• Language specific tokenizers: spaCy based language tokenizers.

The spaCy based tokenizers are functions that use the powerful tokenization and NLP preprocessing models provided the library. Several languages are available: English (code en), Italian (code it), Spanish (code es), German (code de), French (code fr), Portuguese (code pt), Dutch (code nl), Greek (code el), Chinese (code zh), Danish (code da), Dutch (code el), Japanese (code ja), Lithuanian (code lt), Norwegian (code nb), Polish (code pl), Romanian (code ro) and Multi (code xx, useful in case you have a dataset containing different languages).

For each language different functions are available:

  • tokenize: uses spaCy tokenizer,
  • tokenize_filter: uses spaCy tokenizer and filters out punctuation, numbers, stopwords and words shorter than 3 characters,
  • tokenize_remove_stopwords: uses spaCy tokenizer and filters out stopwords,
  • lemmatize: uses spaCy lemmatizer,
  • lemmatize_filter: uses spaCy lemmatizer and filters out punctuation, numbers, stopwords and words shorter than 3 characters,
  • lemmatize_remove_stopwords: uses spaCy lemmatize and filters out stopwords.

In order to use these options, you must first download the the spaCy model:

python -m spacy download <language_code>

and provide <language>_<function> as tokenizer like: english_tokenizer, italian_lemmatize_filter, multi_tokenize_filter and so on. More details on the models can be found in the spaCy documentation.

Type-Global Encoder

Specify the encoder type and encoder related parameters across all input features of a certain data type. This encoder will be shared across all features of this particular feature type. For example:

defaults:
    text:
        encoder:
            type: stacked_cnn
            embedding_size: 128
            num_filters: 512

Note

The encoder type is a required parameter when defining a default encoder for a feature type or changing the default value for a parameter for the encoder, since the parameters are tied to specific encoders. Only one default encoder can be defined for all features of that particular type.

The encoder types and parameters that each data type accepts can be found in datatype-specific documentation.

Type-Global Decoder

Specify the decoder type and decoder related parameters across all output features of a certain data type. For example:

defaults:
    text:
        decoder:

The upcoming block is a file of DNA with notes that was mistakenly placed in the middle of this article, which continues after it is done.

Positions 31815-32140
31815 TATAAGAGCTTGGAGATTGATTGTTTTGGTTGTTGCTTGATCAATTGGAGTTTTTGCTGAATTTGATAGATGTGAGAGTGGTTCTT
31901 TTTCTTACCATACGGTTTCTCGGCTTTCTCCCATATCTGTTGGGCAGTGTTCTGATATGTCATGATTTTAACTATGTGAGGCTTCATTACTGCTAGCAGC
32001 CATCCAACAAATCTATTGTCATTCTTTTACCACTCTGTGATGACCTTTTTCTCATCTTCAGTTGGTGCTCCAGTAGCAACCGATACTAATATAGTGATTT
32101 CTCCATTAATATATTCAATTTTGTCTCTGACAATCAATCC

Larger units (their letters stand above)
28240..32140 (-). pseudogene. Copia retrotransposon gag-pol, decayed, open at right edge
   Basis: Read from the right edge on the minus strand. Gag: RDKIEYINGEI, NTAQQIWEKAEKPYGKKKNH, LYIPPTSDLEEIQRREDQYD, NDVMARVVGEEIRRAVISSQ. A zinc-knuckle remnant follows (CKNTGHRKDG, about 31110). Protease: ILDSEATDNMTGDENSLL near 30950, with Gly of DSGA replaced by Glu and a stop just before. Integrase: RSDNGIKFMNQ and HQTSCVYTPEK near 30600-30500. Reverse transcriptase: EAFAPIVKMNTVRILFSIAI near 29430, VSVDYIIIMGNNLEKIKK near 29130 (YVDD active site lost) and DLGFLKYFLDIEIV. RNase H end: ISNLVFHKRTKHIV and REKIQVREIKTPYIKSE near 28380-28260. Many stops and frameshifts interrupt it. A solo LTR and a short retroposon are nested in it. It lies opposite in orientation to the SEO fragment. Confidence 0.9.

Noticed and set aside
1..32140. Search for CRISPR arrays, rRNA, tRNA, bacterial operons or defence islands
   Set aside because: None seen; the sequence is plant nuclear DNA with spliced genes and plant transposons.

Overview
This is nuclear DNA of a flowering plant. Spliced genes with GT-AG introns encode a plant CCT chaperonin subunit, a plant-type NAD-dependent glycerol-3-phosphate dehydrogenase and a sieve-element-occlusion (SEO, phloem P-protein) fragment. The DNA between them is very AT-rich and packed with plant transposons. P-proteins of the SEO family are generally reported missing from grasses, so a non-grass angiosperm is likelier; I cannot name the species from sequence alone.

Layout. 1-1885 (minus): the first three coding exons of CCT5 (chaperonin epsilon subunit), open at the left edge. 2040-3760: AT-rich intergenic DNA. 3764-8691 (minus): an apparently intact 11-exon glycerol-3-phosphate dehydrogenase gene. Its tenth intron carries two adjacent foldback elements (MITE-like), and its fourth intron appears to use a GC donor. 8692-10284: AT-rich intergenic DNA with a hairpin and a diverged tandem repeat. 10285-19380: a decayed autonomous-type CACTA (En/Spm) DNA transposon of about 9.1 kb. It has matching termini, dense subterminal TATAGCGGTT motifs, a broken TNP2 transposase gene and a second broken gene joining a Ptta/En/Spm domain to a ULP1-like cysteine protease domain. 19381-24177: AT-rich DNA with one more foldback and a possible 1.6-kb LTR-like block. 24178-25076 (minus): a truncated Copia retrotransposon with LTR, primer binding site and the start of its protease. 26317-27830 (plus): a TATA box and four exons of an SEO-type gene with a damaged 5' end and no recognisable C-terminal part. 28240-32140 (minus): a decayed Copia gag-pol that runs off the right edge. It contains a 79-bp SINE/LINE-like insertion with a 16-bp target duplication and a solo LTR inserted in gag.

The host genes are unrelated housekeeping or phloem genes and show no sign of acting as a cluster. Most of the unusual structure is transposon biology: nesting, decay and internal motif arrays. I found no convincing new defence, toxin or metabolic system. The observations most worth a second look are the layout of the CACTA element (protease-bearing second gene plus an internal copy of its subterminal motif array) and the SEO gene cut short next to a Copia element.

type: generator
            output_size: 128
            bias_initializer: he_normal

Note

The decoder type is a required parameter when defining a default decoder for a feature type or changing the default value for a parameter for the decoder, since the parameters are tied to specific decoders. Only one default decoder can be defined for all features of that particular type.

The decoder types and parameters that each data type accepts can be found in datatype-specific documentation.

Type-Global Loss

Specify the loss type and loss related parameters across all output features of a certain data type. For example:

defaults:
    text:
        loss:
            type: softmax_cross_entropy
            confidence_penalty: 0.1

The loss types and parameters that each data type accepts can be found in datatype-specific documentation.

Defaults Example

Following is a full example of a Ludwig configuration with type-global defaults.

config.yaml
input_features:
  - 
    name: title
    type: text
  - 
    name: body
    type: text
  - 
    name: num_characters
    type: number
    preprocessing:
        normalization: zscore
combiner:
  type: concat
  num_fc_layers: 1
output_features:
  - 
    name: spam
    type: category
defaults:
    text:
        preprocessing:
            word_vocab_size: 10000
        encoder:
            type: rnn
            cell_type: lstm
            num_layers: 2
training:
  learning_rate: 0.001
  optimizer:
    type: adam

Example CLI command:

ludwig train --dataset spam.csv --config_str "{input_features: [{name: title, type: text}, {name: body, type: text}, {name: num_characters, type: number, preprocessing: {normalization: zscore}}], output_features: [{name: spam, type: category}], combiner: {type: concat, num_fc_layers: 1}, defaults: {text: {preprocessing: {word_vocab_size: 10000}, encoder: {type: rnn, cell_type: lstm, num_layers: 2}}}, training: {learning_rate: 0.001, optimizer: {type: adam}}"